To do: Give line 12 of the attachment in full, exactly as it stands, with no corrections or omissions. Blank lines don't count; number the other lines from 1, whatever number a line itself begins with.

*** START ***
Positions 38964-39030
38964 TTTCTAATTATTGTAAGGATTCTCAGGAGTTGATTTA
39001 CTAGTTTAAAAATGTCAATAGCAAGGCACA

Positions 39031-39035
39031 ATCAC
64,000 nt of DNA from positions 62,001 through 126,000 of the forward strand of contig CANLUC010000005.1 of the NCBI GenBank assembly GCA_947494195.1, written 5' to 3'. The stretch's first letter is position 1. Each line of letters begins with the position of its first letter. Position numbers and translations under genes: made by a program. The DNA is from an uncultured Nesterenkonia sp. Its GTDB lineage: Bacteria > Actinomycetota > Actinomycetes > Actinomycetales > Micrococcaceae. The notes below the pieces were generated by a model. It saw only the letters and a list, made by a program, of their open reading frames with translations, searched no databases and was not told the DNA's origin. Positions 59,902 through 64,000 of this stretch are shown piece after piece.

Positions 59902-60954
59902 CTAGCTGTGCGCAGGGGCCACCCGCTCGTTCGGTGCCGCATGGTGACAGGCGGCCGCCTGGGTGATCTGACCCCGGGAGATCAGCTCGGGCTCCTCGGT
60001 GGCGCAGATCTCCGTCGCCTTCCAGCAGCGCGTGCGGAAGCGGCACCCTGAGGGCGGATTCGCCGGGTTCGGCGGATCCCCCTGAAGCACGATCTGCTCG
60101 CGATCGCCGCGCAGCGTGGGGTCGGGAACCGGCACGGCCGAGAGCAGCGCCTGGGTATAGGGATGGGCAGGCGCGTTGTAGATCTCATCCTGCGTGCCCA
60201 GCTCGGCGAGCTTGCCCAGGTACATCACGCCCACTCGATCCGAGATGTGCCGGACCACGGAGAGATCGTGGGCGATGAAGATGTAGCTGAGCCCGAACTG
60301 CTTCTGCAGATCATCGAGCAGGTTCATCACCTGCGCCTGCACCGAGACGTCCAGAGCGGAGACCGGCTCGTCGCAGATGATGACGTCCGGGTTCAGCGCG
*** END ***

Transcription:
60301 CTTCTGCAGATCATCGAGCAGGTTCATCACCTGCGCCTGCACCGAGACGTCCAGAGCGGAGACCGGCTCGTCGCAGATGATGACGTCCGGGTTCAGCGCG